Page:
archaeological, anthropological and ethnological missions abroad for many years. These missions are not only scientific, but are also a valuable tool for training of local operators and provide technology transfer in some sectors, such as archaeology, restoration and protection of cultural heritage, in which Italy has an internationally recognized level of excellence. This activity also represents a commitment to actively contribute to intercultural dialogue and development policies in many countries, even remote areas, where missions are sometimes the only Italian cultural presence.
Italy is second only to China in the export of design products, for a global value of $ 24,802 millions. It is also second (to Germany) for the number of registered patents (2003-2009).


Nora Attal has her day in the sun in Marrakesh

Updated 19 March 2019
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Nora Attal has her day in the sun in Marrakesh

DUBAI: British-Moroccan model Nora Attal posed up a storm in Marrakesh’s golden sunlight for a new campaign by fashion brand Zara.

The in-demand model shared snaps from the campaign, photographed by Christian Macdonald, on her Instagram account.

The collection of photographs show Attal modelling looks from Zara’s laid-back Spring/Summer 2019 collection against a backdrop of rippling sand dunes. Her featured ensembled include kaftans and long-length cardigans with hefty stripes in a clay-and-beige color palette.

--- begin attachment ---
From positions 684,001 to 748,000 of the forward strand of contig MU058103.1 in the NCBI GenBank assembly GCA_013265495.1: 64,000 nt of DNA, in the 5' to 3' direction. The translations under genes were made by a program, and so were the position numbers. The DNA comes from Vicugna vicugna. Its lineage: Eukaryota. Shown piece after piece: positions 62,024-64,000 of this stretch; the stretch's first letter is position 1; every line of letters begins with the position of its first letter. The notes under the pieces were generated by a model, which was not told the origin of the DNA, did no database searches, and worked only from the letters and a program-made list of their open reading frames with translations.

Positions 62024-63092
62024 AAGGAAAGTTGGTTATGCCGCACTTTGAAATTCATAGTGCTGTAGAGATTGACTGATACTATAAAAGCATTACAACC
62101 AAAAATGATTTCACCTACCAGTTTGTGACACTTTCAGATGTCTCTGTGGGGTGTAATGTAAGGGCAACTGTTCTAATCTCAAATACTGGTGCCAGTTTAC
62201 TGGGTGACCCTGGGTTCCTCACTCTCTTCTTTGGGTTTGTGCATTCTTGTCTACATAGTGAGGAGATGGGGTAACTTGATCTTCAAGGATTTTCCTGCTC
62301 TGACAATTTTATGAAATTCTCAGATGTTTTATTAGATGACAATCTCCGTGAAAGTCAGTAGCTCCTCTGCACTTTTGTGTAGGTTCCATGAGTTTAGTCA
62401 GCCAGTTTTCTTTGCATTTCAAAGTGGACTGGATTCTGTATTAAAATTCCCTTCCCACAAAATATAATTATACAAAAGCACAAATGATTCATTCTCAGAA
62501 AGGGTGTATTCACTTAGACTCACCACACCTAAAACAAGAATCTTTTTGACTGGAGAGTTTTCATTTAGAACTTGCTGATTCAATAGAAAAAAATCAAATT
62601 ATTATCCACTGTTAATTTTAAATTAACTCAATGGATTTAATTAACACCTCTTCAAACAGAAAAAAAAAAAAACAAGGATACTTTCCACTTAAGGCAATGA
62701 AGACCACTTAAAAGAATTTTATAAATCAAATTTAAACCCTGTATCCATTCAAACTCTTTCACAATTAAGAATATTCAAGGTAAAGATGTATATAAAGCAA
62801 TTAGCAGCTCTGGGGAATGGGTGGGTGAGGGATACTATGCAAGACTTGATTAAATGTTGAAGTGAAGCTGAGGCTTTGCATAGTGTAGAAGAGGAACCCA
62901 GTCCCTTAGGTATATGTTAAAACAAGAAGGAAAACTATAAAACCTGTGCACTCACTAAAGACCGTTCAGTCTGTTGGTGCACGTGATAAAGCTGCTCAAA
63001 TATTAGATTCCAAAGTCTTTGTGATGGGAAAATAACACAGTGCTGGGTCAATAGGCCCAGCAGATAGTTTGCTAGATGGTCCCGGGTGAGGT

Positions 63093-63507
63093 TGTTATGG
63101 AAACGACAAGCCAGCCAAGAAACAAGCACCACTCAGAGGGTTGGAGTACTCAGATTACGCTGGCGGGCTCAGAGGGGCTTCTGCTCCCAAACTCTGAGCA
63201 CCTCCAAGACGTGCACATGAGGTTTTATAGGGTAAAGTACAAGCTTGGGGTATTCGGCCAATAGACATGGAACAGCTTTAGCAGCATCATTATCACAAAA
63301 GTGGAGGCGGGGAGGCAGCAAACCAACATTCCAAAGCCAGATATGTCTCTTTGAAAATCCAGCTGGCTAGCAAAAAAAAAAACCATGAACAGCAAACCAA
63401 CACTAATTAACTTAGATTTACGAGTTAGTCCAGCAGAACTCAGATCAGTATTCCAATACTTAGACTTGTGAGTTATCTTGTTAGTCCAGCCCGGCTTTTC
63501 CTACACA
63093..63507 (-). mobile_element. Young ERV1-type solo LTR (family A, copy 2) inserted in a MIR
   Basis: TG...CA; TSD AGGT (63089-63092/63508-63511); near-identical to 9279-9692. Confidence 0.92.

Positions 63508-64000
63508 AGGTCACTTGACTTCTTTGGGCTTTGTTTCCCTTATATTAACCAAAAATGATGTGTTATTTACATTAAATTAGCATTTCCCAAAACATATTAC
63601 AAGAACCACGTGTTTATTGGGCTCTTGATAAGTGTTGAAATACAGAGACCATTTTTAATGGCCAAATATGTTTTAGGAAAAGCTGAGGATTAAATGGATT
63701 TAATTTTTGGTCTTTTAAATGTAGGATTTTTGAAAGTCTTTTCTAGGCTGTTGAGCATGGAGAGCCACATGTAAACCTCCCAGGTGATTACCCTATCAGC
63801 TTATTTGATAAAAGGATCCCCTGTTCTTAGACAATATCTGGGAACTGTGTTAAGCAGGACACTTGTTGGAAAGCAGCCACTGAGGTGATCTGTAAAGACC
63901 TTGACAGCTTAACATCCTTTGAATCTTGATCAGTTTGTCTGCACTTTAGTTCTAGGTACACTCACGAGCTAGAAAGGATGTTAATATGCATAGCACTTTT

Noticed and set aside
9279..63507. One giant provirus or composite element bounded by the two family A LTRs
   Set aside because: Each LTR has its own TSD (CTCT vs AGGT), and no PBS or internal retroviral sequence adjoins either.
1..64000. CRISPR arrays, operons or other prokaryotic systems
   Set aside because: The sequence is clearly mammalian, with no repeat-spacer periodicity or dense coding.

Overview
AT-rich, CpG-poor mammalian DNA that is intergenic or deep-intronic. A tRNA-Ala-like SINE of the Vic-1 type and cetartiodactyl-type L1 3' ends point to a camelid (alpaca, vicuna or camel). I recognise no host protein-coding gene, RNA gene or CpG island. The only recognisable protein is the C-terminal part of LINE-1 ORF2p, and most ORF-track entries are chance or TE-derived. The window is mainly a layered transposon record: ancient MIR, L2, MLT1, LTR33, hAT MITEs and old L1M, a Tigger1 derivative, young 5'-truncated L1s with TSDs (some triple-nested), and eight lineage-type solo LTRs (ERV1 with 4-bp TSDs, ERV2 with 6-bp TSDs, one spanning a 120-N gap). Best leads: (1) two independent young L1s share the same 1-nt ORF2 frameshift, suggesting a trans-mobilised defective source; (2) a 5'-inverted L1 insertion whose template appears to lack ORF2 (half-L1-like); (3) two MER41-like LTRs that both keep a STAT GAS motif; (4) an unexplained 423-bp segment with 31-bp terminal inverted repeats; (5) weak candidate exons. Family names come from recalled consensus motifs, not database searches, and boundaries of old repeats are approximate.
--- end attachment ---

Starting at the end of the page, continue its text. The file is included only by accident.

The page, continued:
Attal is no stranger to fronting campaigns — in January, the model was chosen as one of seven rising stars to feature in British fashion house Alexander McQueen’s latest campaign.

The Spring/Summer 2019 collection photoshoot was shot by British fashion and documentary photographer Jamie Hawkesworth and featured Attal wearing a number of cowboy-inspired looks.

The year has gotten off to a busy start for Attal, who was similarly in demand in 2018, when she took to the catwalk for Elie Saab, Loewe and Dior during Paris Fashion Week in September and starred in Italian fashion label Versace’s summer advert campaign.

In May, luxury e-retailer Farfetch launched in the Middle East with a little help from the young model.

She starred in a photoshoot wearing pieces from collections on sale on the platform. The colorful photographs were accompanied by a snappy, chatty interview with the young model.
Readers got the chance to gain insight into her earliest fashion memories and learn some off-the-cuff facts about the star.

“Recently I’ve been obsessed with noughties trends. Everyone was so cool and effortless back then. Now I go out in a full Juicy Couture tracksuit with no shame,” she told Farfetch at the time.

“If I wasn’t a model, I’d probably be at university, studying to get into something like criminal investigations, profiling or law,” she added.

Attal finished off 2018 by hitting the sand dunes in the UAE — however, this time it wasn’t part of a high-end photoshoot, but rather a day of fun.

The model enjoyed an afternoon of sandboarding in the emirate of Sharjah and even posted a snap on Instagram at the time.

“Apparently sandboarding is a thing,” she captioned the sunset shot.